Spark, Facebook and Colenso have joined forces to create the Tall Shorts Film Festival, flipping the traditional landscape film format on its side with a vertical-format film festival for the mobile age.
Kiwi film hero and ex-New Zealander of the year Taika Waititi will judge the entries, with the entire showing and judging conducted through the Facebook Live platform. The winner will win $10,000 and be promoted on Spark platforms.
The festival’s call for entries asks that submissions be no longer than two minutes, that they are shot in portrait format and that they incorporate the theme of light. Waititi will be looking for films that embrace the format for storytelling and composition.
Sarah Williams, head of brand, communications and experience for Spark says, “Right now in New Zealand we have over three million potential filmmakers, each carrying a powerful camera in their pocket. The Tall Shorts Festival honours their format of choice for capturing and sharing their lives, elevating it from our everyday social feeds to its own festival.”
To exemplify the kind of creative filmmaking that can be made in mobile format, Spark has released a short film called Dot. The clip is a love story with a twist, based on the ‘three dots’ scene from the Spark’s 'Little can be Huge' brand platform launched last year.
Additionally, the festival ties in with Sparks brand platform, which has continuously played out since last year. The 'Little can be Huge' theme argues that big things come in small packages, with a focus on the small victories in life.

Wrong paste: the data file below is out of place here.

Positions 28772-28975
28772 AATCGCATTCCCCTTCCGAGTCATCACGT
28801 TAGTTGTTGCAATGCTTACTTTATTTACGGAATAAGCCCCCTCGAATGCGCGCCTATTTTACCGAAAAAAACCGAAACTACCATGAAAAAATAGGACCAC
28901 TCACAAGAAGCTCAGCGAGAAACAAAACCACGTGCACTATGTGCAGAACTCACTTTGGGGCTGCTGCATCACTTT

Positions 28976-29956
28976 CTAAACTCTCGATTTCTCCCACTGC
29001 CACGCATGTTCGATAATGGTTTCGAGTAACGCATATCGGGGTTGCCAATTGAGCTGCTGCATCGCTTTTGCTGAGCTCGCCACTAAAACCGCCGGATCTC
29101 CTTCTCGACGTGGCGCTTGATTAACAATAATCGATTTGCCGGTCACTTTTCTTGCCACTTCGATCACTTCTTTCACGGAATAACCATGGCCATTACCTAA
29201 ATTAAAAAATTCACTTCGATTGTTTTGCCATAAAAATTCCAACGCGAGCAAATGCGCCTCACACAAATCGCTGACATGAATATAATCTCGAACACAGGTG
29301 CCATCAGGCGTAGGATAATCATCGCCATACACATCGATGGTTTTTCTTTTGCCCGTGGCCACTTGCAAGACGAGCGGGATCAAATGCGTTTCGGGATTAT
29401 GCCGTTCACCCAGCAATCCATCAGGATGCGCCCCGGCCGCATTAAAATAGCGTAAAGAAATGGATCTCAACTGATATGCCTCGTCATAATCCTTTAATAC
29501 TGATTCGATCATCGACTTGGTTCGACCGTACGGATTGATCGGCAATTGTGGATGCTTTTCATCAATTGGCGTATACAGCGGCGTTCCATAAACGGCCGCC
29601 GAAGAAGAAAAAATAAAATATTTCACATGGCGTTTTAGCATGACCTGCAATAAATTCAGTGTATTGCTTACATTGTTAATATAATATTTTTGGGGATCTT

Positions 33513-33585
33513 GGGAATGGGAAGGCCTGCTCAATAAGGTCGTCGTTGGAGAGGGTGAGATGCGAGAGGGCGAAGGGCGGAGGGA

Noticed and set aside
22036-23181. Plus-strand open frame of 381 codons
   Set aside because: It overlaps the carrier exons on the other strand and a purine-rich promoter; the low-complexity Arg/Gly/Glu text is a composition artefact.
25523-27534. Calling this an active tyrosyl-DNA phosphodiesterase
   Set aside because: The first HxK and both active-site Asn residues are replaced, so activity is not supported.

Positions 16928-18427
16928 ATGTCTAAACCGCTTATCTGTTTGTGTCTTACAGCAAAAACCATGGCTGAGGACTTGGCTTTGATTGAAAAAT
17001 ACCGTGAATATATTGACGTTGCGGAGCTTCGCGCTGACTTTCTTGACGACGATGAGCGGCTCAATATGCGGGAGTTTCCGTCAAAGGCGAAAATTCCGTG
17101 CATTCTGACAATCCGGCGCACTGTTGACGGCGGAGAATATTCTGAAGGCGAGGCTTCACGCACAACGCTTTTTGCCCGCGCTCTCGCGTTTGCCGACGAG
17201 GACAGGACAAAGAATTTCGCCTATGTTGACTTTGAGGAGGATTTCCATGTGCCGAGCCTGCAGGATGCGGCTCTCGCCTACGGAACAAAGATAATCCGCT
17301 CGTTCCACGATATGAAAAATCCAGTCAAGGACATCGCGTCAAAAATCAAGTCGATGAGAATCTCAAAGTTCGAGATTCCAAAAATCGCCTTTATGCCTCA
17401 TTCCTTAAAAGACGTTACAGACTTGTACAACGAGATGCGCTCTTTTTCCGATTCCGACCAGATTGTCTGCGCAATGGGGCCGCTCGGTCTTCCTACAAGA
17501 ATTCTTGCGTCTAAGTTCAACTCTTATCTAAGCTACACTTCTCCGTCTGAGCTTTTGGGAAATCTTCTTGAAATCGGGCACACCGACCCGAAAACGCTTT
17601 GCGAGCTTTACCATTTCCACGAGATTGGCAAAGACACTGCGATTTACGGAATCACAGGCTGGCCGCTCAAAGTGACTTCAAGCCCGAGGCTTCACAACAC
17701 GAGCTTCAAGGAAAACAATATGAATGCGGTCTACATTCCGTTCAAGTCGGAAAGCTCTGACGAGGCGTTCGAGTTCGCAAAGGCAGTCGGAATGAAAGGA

Dan Wright, executive creative director at Colenso, argues that the vertical format provides a creative challenge for storytelling and looks forward to seeing what people can conjure up.
Andy Blood, creative strategist at Facebook adds: “Orson Wells said something like, ‘The enemy of art is the absence of limitation’, so it’s nice to see a film festival with a new limitation: that entries must be shot in portrait format.”
Blood accepts the older generation might find it tricky, whereas younger film-makers won’t think twice about it. He later shares the possibilities of working with native tools such as camera AR, Boomerang, Gifs, Live, which offers genre-bending entries and offering genre-bending entries.
“As The Guardian just wrote (about Steven Soderbergh’s made on iPhone movie ‘Unsane’): ‘It’s the skill of a great artist to turn a limitation into a strength, and indeed, Soderbergh has harnessed the potential of the gizmo in your pocket to create a striking and affecting new visual dialect.’ This is a new visual language. I can’t wait to be wowed.”
Entries are open from 1 April to 13 May. To enter, contestants must post their films to the festival’s Facebook page where it will be checked against the competition rules before appearing on the wall, with live judging will take place on the evening of 20 May.